String signature = “MEYCIQCbzqCDpLi9EG2K8ryig1vojasaS7MyMcA9lpzu8XVPLAIhAP7dTNzWgnA5N9G1Waj8moP5q6IwyGJQ9YO+5hv3xR47”;
    String signatureData = “johan”;
    String x = “1A2A44454E06A16FCDBF1D595026B70D036D702F6B81F670A74D0CFBB423232D”;
    String y = “7009D173D3FE34D5D43C08FAE6B94D63DC6324418021551948B2D1C38696BC54”;

    AlgorithmParameters parameters = AlgorithmParameters.getInstance(“EC”, “SunEC”);
    parameters.init(new ECGenParameterSpec(“secp256r1”));
    ECParameterSpec ecParameters = parameters.getParameterSpec(ECParameterSpec.class);
    ECPoint ecPoint = new ECPoint(new BigInteger(x), new BigInteger(y));
    ECPublicKeySpec keySpec = new ECPublicKeySpec(ecPoint, ecParameters);

    PublicKey publicKey = KeyFactory.getInstance(“EC”).generatePublic(keySpec);

    Signature ecdsaImpl = Signature.getInstance(“SHA256withECDSA”);

    ecdsaImpl.initVerify(publicKey);

    ecdsaImpl.update(signatureData.getBytes(“UTF-8”));
    ecdsaImpl.verify(decodeSignature(Base64.getDecoder().decode(signature)));
    ////////////////////////////////

    If you have any good links to working java-code or anything to help me figure this out I’d much appreciate it!
    Thanks/

    • Anders Brink

      September 13, 2017 at 11:12 am Reply

      ahhh, premature posting…
      I meant that I can verify the signature in Java using the x and y public key I dug out from the iOS code but I haven’t managed to use the “real” exported key to do it…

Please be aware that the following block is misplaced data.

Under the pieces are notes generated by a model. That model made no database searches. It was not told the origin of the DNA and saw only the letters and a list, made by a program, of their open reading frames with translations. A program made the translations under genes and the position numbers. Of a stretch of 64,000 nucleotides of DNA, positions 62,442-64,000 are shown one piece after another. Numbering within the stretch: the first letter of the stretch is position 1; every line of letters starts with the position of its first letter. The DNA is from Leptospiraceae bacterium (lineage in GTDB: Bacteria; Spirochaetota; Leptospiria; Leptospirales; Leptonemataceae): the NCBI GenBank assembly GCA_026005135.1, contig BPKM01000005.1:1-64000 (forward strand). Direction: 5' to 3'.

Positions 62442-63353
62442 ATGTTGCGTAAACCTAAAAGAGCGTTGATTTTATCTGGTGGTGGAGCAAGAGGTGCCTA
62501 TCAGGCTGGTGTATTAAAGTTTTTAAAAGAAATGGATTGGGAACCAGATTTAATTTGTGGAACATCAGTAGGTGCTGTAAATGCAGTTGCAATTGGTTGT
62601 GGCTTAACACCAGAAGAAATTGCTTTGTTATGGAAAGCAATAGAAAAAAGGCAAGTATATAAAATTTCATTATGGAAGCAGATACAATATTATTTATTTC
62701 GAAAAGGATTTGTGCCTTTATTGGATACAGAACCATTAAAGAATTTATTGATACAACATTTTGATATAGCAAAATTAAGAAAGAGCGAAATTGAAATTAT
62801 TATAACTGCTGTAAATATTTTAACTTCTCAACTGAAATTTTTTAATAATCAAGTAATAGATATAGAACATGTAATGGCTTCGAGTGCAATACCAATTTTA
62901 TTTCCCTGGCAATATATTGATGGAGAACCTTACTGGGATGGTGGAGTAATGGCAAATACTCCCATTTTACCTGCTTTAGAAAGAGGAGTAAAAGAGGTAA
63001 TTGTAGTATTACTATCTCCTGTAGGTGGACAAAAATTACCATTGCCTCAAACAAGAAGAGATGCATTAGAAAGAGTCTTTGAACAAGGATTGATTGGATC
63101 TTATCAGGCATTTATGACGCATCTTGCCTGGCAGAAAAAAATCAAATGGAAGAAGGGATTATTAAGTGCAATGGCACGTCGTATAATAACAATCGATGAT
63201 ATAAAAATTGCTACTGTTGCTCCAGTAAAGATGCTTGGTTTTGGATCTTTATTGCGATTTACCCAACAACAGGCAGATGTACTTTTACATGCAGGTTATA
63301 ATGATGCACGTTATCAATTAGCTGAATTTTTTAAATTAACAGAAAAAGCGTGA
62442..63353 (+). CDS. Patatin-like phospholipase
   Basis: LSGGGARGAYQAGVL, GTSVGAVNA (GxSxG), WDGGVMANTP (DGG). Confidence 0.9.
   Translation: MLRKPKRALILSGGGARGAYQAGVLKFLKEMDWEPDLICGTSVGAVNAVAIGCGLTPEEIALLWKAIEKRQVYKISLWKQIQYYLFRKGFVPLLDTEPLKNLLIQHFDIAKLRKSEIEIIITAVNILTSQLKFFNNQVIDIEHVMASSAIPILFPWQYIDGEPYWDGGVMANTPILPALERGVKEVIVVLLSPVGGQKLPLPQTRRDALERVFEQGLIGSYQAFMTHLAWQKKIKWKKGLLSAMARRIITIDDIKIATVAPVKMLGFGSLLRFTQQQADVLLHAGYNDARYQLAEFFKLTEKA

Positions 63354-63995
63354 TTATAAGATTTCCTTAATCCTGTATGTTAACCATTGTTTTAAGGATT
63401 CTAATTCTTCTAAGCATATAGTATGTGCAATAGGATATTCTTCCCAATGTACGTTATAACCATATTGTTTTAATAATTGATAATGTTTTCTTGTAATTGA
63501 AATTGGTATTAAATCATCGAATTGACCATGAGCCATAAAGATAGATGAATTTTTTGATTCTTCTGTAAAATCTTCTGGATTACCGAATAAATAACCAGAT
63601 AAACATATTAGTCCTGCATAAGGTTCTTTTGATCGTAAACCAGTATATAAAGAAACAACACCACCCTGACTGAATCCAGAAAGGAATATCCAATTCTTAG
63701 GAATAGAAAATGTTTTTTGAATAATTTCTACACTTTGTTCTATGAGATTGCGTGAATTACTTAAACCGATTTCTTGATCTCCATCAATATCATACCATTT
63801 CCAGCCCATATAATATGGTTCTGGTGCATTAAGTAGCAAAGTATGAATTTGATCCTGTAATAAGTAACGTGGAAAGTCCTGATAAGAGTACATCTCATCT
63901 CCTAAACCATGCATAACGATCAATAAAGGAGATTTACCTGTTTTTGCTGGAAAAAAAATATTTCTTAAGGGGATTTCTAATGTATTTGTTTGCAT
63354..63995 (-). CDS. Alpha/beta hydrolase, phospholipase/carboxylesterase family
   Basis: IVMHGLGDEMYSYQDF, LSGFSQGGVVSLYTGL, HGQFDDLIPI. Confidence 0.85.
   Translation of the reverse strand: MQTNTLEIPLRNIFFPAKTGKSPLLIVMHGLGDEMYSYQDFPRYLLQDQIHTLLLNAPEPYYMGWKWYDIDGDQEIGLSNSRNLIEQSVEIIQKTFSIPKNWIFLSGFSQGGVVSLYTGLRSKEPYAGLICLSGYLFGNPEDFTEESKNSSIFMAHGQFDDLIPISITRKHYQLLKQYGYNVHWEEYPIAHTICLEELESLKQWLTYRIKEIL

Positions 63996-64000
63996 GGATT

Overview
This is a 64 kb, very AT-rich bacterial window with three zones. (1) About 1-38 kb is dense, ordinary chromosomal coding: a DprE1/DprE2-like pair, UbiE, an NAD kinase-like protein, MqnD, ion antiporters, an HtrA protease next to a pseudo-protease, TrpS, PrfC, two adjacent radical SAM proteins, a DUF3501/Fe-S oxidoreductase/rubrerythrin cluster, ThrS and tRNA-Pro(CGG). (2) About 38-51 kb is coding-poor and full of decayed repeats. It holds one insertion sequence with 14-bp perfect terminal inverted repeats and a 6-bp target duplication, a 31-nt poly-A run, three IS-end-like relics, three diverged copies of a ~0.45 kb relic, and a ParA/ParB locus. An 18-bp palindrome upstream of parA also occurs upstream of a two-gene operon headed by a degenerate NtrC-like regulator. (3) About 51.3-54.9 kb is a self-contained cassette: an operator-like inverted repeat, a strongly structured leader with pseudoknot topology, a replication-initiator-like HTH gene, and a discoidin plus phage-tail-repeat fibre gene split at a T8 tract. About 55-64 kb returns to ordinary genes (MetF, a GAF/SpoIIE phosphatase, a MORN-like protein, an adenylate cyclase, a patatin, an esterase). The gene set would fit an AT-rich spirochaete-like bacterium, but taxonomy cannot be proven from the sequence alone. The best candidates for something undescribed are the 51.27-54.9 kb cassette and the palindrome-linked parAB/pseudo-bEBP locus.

• Anders Brink

      September 14, 2017 at 9:29 am Reply

      Well, I solved it :)
      import java.security.Provider;
      import java.security.PublicKey;
      import sun.security.ec.SunEC;
      import org.bouncycastle.util.io.pem.PemObject;
      import org.bouncycastle.util.io.pem.PemReader;

      Provider provider = new SunEC();
      Security.addProvider(provider);
      Reader publicKeyReader = new StringReader(publicKeyString); // or from file etc.
      PemObject publicKeyPemReader = new PemReader(publicKeyReader).readPemObject();
      PublicKey publicKey = KeyFactory.getInstance(“EC”, provider).generatePublic(new X509EncodedKeySpec(publicKeyPemReader.getContent()));

      • Anders Brink

        September 14, 2017 at 9:43 am Reply

        or rather

        Provider provider = new BouncyCastleProvider();

        • Ignacio Nieto Carvajal

          September 15, 2017 at 10:26 am Reply

          Hi there Anders. Sorry for my late reply, I am in the middle of the NSSpain conference this week, so kind of busy. Glad to know you finally got it sorted out. Let me know if I can help with any other issue.